The water-insoluble base, which is also known as the “gum base” (component a), typically comprises natural or synthetic elastomers, resins, fats and oils, plasticizers, fillers, softeners, dyes and optionally waxes. The base normally makes up 5 to 95% by weight, preferably 10 to 50% by weight and more particularly 20 to 35% by weight of the composition as a whole. In one typical embodiment of the invention, the base consists of 20 to 60% by weight synthetic elastomers, 0 to 30% by weight natural elastomers, 5 to 55% by weight plasticizers, 4 to 35% by weight fillers, 5 to 35% by weight softeners and small amounts of additives, such as dyes, antioxidants and the like, with the proviso that they are soluble in water at best in small quantities.
- Suitable synthetic elastomers are, for example, polyisobutylenes with average molecular weights (as measured by GPC) of 10,000 to 100,000 and preferably 50,000 to 80,000, isobutylene/isoprene copolymers (“butyl elastomers”), styrene/butadiene copolymers (styrene:butadiene ratio, for example, 1:3 to 3:1). polyvinyl acetates with average molecular weights (as measured by GPC) of 2,000 to 90,000 and preferably 10,000 to 65,000, polyisoprenes, poly-ethylenes, vinyl acetate/vinyl laurate copolymers and mixtures thereof. Examples of suitable natural elastomers are rubbers, such as for example smoked or liquid latex or guayuls, and natural gums, such as jelutong, lechi caspi, perillo, sorva, massaranduba balata, massaranduba chocolate, nispero, rosindinba, chicle, gutta hang kang and mixtures thereof. The choice of the synthetic and natural elastomers and their mixing ratios essentially depends on whether or not bubbles are to be produced with the chewing gums (bubble gums). Elastomer mixtures containing jelutong, chicle, sorva and massaranduba are preferably used.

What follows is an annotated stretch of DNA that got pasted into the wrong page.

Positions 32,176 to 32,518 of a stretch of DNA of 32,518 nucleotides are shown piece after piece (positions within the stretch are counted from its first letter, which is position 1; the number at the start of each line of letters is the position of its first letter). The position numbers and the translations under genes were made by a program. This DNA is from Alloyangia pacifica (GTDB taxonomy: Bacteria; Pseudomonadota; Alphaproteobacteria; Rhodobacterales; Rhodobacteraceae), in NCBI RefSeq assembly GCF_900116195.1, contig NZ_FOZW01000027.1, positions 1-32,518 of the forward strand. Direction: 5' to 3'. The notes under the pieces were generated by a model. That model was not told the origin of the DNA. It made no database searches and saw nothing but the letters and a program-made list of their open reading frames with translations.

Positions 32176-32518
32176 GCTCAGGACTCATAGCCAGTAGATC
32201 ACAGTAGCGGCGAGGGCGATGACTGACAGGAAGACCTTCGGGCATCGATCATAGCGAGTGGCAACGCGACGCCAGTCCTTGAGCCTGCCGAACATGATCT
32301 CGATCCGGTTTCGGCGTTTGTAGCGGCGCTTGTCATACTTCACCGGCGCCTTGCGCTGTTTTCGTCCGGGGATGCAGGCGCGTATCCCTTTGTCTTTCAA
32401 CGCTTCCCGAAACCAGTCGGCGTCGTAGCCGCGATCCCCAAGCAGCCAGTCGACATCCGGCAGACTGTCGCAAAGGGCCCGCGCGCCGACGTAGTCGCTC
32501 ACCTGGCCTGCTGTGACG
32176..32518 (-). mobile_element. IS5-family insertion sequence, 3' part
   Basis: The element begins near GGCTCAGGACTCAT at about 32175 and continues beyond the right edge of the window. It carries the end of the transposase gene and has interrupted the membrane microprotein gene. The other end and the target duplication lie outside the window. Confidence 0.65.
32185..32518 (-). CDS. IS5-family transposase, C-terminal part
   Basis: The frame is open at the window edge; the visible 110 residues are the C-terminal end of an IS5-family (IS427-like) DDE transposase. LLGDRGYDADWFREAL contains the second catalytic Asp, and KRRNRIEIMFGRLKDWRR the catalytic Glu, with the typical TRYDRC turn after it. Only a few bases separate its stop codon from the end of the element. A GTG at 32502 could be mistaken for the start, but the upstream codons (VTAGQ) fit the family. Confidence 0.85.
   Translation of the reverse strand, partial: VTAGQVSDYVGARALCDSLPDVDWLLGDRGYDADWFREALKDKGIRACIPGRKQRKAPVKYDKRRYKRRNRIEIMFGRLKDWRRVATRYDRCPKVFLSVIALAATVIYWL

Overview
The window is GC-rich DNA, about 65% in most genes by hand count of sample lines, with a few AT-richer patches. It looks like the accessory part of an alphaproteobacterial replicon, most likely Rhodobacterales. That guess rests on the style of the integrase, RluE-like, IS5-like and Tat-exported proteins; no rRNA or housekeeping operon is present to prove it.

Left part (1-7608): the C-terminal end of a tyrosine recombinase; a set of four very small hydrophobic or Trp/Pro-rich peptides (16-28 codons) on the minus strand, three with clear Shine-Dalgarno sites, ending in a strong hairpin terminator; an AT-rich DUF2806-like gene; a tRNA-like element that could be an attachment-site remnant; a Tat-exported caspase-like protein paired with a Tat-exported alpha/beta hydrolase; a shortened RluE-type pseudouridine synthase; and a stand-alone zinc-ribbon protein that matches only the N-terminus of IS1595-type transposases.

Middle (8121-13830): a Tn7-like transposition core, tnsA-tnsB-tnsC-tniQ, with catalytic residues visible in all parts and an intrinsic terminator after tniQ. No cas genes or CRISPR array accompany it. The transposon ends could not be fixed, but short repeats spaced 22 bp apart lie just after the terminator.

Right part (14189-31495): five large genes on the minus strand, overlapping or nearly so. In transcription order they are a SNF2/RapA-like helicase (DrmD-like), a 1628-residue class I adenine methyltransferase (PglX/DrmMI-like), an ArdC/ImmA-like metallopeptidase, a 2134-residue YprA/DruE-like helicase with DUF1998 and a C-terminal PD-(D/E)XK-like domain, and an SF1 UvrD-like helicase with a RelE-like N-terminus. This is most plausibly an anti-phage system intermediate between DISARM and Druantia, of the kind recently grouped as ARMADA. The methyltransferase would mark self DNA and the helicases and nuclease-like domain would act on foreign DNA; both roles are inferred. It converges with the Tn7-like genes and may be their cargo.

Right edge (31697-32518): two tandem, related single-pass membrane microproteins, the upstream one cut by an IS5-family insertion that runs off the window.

- In most cases, the elastomers are too hard or lack plasticity for satisfactory processing, so that it has been found to be of advantage to use special plasticizers which, of course, must also satisfy in particular all requirements relating to acceptability as food additives. In this respect, suitable plasticizers are, above all, esters of resin acids, for example esters of lower aliphatic alcohols or polyols with completely or partly hydrogenated, monomeric or oligomeric resin acids. In particular, the methyl, glycerol or pentaerythritol esters or mixtures thereof are used for this purpose. Alternatively, terpene resins, which may be derived from α-pinene, β-pinene, δ-limonene or mixtures thereof, could also be used.
- Fillers and Texturizers
- Suitable fillers or texturizers are magnesium or calcium carbonate, ground pumice stone, silicates, especially magnesium or aluminium silicates, clays, aluminium oxides, talcum, titanium dioxide, mono-, di- and tricalcium phosphate and cellulose polymers.
- Softeners and Emulsifiers
- Suitable softeners or emulsifiers are tallow, hydrogenated tallow, hydrogenated or partly hydrogenated vegetable oils, cocoa butter, partial glycerides, lecithin, triacetin and saturated or unsaturated fatty acids containing 6 to 22 and preferably 12 to 18 carbon atoms and mixtures thereof.
- Dyes and Whiteners
- Suitable dyes and whiteners are, for example, the FD&C types, plant and fruit extracts permitted for coloring foods and titanium dioxide.
The gum bases may contain waxes or may be wax-free. Examples of wax-free compositions can be found inter alia in U.S. Pat. No. 5,286,500, to the disclosure of which reference is hereby specifically made.